IoT platforms specialist IVeda has announced the launch of the second generation of its IvedaMobile app.
Using the camera on a mobile device, the IvedaMobile app can transform it into an extension of an existing video surveillance system. The app enables the camera to become integrated with IvedaAI and allows it to search images for faces or license plate numbers wherever a system’s own cameras are not available to do so.
In a press release announcing the launch of the app, Iveda highlighted the fact that its new app is “ideal for emergency use applications to augment existing security cameras” as it allows users to stream live video in a matter of seconds due to the fact that it doesn’t require complicated setup or teardown procedures in order to function.
The app uses IvedaAI’s facial recognition capabilities to detect faces in real-time, and can provide systems managers with instant alerts if and when a face is matched to one from an existing database.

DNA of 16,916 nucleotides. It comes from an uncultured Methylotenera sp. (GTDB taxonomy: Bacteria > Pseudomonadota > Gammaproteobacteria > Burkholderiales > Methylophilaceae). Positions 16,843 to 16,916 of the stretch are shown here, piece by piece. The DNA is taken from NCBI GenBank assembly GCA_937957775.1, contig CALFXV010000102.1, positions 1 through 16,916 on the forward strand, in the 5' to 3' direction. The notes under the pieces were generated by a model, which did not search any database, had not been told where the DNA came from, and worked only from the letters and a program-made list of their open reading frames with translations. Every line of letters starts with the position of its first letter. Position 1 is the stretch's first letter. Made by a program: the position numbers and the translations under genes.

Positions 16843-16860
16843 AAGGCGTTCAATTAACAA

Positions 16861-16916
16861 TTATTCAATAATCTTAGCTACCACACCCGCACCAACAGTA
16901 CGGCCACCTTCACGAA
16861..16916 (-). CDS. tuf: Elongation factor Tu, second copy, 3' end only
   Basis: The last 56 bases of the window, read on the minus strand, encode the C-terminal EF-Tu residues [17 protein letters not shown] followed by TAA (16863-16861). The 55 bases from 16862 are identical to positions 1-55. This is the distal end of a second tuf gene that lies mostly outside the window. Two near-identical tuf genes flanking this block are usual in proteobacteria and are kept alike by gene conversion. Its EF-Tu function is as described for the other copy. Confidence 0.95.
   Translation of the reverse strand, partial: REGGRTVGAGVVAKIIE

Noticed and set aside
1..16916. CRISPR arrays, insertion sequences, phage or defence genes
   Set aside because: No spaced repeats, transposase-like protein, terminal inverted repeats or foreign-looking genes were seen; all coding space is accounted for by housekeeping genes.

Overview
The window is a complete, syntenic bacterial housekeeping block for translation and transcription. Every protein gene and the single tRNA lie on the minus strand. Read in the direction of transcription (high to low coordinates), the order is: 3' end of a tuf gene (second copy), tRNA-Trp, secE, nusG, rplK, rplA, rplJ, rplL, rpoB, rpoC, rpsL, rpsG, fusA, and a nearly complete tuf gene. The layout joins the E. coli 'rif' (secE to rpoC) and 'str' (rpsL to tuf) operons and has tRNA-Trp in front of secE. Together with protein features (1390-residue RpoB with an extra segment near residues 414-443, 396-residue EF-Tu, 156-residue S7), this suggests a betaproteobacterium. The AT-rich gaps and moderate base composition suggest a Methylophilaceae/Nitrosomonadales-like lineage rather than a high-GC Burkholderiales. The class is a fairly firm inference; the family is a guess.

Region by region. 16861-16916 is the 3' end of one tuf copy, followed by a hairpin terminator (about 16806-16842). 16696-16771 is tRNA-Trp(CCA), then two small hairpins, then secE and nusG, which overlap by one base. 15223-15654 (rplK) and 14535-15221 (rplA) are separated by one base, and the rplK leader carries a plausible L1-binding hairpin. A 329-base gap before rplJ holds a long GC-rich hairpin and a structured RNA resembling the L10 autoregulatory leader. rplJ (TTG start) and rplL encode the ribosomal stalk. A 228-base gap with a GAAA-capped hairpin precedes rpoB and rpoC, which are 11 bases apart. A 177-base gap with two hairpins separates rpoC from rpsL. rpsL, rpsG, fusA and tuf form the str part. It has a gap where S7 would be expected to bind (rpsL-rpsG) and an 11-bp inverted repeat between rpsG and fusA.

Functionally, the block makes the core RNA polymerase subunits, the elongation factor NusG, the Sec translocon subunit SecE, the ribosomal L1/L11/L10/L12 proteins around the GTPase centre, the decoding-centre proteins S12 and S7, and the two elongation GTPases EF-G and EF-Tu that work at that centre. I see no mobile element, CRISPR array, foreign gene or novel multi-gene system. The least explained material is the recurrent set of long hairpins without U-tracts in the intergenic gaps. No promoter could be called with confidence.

“Iveda is leveraging the growth of smartphone use and the market acceptance of video streaming with our IvedaMobile,” said David Ly, CEO of Iveda. “With a simple tap on the IvedaMobile app, officers and other first responders can stream any ongoing incident to dispatchers and commanders on the IvedaAI dashboard, while enabling real-time search for any known suspect or vehicle within the active situation.”
Iveda’s LPR (“License Plate Recognition”) can be used by law enforcement and security agencies for a wide range of uses including as a crime deterrent, or even for parking verification.
Facial recognition technology has been growing at a rapid pace in recent years, with 2020 being no exception. However, the last several months have seen both growth and increased public scrutiny and controversy due to a number of high-profile cases involving the technology.
A January 2020 front-page story in The New York Times revealed that startup Clearview AI had been secretly scraping social media sites to build a facial recognition database, which it then sold to law enforcement agencies around the world. In the months that followed, both Clearview and police forces to which it sold its services faced an outcry from the public as well as government watchdog agencies over the privacy implications surrounding the use of the tech by cops.
July 13, 2021 — by Tony Bitzionis